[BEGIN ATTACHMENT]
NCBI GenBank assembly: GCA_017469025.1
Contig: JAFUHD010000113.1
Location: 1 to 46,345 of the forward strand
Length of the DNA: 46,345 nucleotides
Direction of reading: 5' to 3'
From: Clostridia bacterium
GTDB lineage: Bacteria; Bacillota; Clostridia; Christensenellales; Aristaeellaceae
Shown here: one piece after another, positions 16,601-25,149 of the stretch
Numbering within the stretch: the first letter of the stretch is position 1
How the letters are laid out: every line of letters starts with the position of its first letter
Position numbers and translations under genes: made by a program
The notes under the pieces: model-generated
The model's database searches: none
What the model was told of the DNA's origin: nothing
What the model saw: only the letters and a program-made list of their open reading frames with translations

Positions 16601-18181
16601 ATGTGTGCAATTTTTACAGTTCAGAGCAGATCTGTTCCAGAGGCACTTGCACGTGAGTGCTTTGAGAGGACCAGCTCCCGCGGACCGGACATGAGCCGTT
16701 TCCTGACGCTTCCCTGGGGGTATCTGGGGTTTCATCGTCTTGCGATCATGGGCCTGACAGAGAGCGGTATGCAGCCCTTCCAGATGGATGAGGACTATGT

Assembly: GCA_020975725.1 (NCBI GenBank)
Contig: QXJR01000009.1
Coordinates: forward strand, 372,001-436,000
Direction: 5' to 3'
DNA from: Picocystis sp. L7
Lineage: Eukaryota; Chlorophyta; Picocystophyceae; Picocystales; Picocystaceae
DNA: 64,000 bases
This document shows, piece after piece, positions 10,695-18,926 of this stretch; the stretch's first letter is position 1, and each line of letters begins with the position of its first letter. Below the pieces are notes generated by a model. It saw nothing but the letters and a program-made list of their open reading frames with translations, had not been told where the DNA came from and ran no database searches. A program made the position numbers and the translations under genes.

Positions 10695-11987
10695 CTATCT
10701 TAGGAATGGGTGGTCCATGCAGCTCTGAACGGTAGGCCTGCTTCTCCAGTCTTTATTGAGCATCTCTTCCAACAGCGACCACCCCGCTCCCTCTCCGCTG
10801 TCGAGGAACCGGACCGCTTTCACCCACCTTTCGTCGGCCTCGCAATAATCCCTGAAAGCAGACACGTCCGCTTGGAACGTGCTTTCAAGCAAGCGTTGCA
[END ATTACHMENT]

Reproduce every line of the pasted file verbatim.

NCBI GenBank assembly: GCA_017469025.1
Contig: JAFUHD010000113.1
Location: 1 to 46,345 of the forward strand
Length of the DNA: 46,345 nucleotides
Direction of reading: 5' to 3'
From: Clostridia bacterium
GTDB lineage: Bacteria; Bacillota; Clostridia; Christensenellales; Aristaeellaceae
Shown here: one piece after another, positions 16,601-25,149 of the stretch
Numbering within the stretch: the first letter of the stretch is position 1
How the letters are laid out: every line of letters starts with the position of its first letter
Position numbers and translations under genes: made by a program
The notes under the pieces: model-generated
The model's database searches: none
What the model was told of the DNA's origin: nothing
What the model saw: only the letters and a program-made list of their open reading frames with translations

Positions 16601-18181
16601 ATGTGTGCAATTTTTACAGTTCAGAGCAGATCTGTTCCAGAGGCACTTGCACGTGAGTGCTTTGAGAGGACCAGCTCCCGCGGACCGGACATGAGCCGTT
16701 TCCTGACGCTTCCCTGGGGGTATCTGGGGTTTCATCGTCTTGCGATCATGGGCCTGACAGAGAGCGGTATGCAGCCCTTCCAGATGGATGAGGACTATGT

Assembly: GCA_020975725.1 (NCBI GenBank)
Contig: QXJR01000009.1
Coordinates: forward strand, 372,001-436,000
Direction: 5' to 3'
DNA from: Picocystis sp. L7
Lineage: Eukaryota; Chlorophyta; Picocystophyceae; Picocystales; Picocystaceae
DNA: 64,000 bases
This document shows, piece after piece, positions 10,695-18,926 of this stretch; the stretch's first letter is position 1, and each line of letters begins with the position of its first letter. Below the pieces are notes generated by a model. It saw nothing but the letters and a program-made list of their open reading frames with translations, had not been told where the DNA came from and ran no database searches. A program made the position numbers and the translations under genes.

Positions 10695-11987
10695 CTATCT
10701 TAGGAATGGGTGGTCCATGCAGCTCTGAACGGTAGGCCTGCTTCTCCAGTCTTTATTGAGCATCTCTTCCAACAGCGACCACCCCGCTCCCTCTCCGCTG
10801 TCGAGGAACCGGACCGCTTTCACCCACCTTTCGTCGGCCTCGCAATAATCCCTGAAAGCAGACACGTCCGCTTGGAACGTGCTTTCAAGCAAGCGTTGCA